River Walk protest supports national March for ScienceMore Info
Great Barrington — The global movement to affirm the principles and integrity of scientific inquiry came to South County Saturday, as nearly 200 activists braved chilly temperatures and the threat of rain to participate in the River Walk’s March for Science. They joined demonstrators around the world protesting the Trump Administration’s attempt to discredit rational investigation when it contradicts political ideology.
“This is going to be a celebration of science and the River Walk,” said Christine Ward, president of the Great Barrington Land Conservancy, the parent organization that funds the River Walk. “This is part of a greater movement across the United States.”
The Great Barrington march was but one of numerous protests concurrent with the principal March for Science in Washington, D.C. There were 531 satellite marches in cities around the world, including in Massachusetts Boston, Amherst and Pittsfield. The march was scheduled on Earth Day, April 2, in part because of the obvious connection between science and the planet.
The march was also an opportunity for those involved in the resistance movement against the Trump administration’s denial of the scientific evidence of climate change to make their feelings known. “Protect-our-earth” signs were common, probably in response the fact that Trump wants to cut the Environmental Protection Agency budget by 31 percent, to $5.7 billion from $8.1 billion, and to eliminate a quarter of the agency’s 15,000 employees. Many analysts, including Christine Todd Whitman, EPA administrator for President George W. Bush, think such a dramatic loss of resources for the EPA would endanger public health.
In addition, signs announcing membership in the resistance and opposition to “alternative facts” were everywhere, along with pro-environment, pro-climate-change-action and pro-science placards. Some openly ridiculed Trump for his past statements that climate change is an “expensive hoax … created by and for the Chinese.”
Chants included “It is real, it is clear, scientists are welcome here,” and “Protect our earth; science is the solution.” And a broad spectrum of age groups was represented, from senior citizens to toddlers.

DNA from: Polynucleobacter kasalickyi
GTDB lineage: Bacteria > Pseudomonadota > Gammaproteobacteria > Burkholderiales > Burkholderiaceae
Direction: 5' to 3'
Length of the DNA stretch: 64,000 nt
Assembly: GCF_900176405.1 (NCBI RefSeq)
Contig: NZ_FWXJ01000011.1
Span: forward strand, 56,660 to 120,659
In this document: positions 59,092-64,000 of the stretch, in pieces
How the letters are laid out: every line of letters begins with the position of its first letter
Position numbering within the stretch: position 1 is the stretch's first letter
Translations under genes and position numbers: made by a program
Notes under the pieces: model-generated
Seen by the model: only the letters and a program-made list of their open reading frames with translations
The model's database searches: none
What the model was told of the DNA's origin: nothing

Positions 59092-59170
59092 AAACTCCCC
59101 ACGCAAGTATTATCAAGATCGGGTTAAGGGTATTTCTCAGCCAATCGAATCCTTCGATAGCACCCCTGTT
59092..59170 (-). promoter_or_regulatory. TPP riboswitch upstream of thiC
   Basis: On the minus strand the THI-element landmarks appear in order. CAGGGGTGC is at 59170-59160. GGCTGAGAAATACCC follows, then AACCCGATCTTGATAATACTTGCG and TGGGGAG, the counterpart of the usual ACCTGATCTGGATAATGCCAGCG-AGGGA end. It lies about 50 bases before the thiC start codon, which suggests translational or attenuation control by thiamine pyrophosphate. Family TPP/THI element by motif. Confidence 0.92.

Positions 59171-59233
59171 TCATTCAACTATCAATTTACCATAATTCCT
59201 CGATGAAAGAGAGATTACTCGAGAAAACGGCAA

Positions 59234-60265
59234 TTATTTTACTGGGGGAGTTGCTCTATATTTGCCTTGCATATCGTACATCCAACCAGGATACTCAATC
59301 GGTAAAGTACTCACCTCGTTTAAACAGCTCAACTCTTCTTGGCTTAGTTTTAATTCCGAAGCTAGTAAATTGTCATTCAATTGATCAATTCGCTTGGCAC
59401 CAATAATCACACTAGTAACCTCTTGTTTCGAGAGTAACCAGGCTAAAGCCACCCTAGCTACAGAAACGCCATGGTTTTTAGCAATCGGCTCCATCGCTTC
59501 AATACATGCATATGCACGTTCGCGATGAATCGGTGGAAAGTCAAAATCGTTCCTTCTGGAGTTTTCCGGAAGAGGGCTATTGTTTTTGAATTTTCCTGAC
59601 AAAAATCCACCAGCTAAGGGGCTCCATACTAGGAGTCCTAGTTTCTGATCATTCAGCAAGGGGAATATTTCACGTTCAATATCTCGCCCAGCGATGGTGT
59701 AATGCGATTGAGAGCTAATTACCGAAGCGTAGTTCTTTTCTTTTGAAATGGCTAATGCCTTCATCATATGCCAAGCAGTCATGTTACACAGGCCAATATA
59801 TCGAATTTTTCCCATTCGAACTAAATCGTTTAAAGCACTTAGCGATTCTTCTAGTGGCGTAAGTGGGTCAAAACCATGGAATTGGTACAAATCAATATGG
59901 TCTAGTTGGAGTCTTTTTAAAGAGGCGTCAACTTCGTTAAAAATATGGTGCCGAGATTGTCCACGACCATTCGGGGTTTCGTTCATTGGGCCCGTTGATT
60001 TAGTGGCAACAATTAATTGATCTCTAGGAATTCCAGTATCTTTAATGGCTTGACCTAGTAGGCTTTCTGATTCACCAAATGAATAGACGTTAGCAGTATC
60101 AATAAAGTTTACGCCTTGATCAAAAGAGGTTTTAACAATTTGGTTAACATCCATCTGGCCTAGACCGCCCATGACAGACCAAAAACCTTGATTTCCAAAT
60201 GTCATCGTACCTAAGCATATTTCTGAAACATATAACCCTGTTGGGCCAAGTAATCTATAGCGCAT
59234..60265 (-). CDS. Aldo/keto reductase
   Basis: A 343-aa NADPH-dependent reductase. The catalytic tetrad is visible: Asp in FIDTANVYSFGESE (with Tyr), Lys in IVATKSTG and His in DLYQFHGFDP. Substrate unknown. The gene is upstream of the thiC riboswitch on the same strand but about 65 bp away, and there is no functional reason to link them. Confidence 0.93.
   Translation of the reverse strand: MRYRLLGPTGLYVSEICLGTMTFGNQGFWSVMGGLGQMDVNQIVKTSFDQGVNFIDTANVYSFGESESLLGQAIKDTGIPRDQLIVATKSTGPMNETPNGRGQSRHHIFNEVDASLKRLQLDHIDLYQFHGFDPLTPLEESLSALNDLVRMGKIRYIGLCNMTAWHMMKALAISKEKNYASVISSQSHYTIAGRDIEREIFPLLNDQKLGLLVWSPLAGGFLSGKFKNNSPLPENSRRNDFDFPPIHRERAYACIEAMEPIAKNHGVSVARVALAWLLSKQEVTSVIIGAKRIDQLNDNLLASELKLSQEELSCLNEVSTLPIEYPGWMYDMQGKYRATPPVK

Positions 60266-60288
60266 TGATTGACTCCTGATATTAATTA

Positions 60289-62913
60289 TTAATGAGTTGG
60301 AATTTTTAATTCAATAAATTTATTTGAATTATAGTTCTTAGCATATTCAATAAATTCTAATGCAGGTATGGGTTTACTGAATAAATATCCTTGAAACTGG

The march began at the W.E.B Du Bois River Park, near the intersection of River and Church streets, and proceeded along Main Street to River Walk’s Main Street entrance upstream near Rite Aid. Marchers then returned to the starting point by following the River Walk trail along the Housatonic River.
“So we had a march both down the street so that the general public knows,” said River Walk founder and administrator Rachel Fletcher. “And then people doing the marching could stroll by a place where we have done our best to honor science.”
Fletcher said she was “shocked at the turnout,” which a River Walk count estimated at 180. Since it was Earth Day, River Walk had already scheduled its annual riverbank cleanup, which was scheduled to take place before and after the march. And there was a larger march in Pittsfield scheduled to start two hours after the Great Barrington event.
“We didn’t know what to expect,” Fletcher said. “What moved me most of all were all the horns honking on Main Street.”
Fletcher credited much of the success of the event to Ward and the well-attended banner-making session she held before the march. Fletcher also cited Denny Alsop, the Stockbridge environmental activist and early supporter of River Walk who canoed across the state last summer — for the second time — to draw attention to the need to remove PCB contamination from the Housatonic River and to restore waterways throughout Massachusetts.
River Walk, which will be 30 years old next year, started out as a riverbank cleanup organization. Alsop, Fletcher said, was such an integral part of that first effort that it was named the “Denny Alsop Riverbank Cleanup,” during which 16 volunteers removed 15 tons of debris from the riverbank.
“He was a personal inspiration,” Fletcher recalled. “After that, it really mushroomed into being a bigger thing than we ever imagined. Before his involvement, you couldn’t even see the river, it was so choked in bittersweet and garbage.”
“Do not stop here!” Ward urged the crowd. “There are so many ways to be involved in the community.”
Some of those vehicles for continued involvement in the cause were also represented at the River Walk march, including the Berkshire Environmental Action Team (BEAT) and Greenagers, a Great Barrington-based environmental education organization for teens.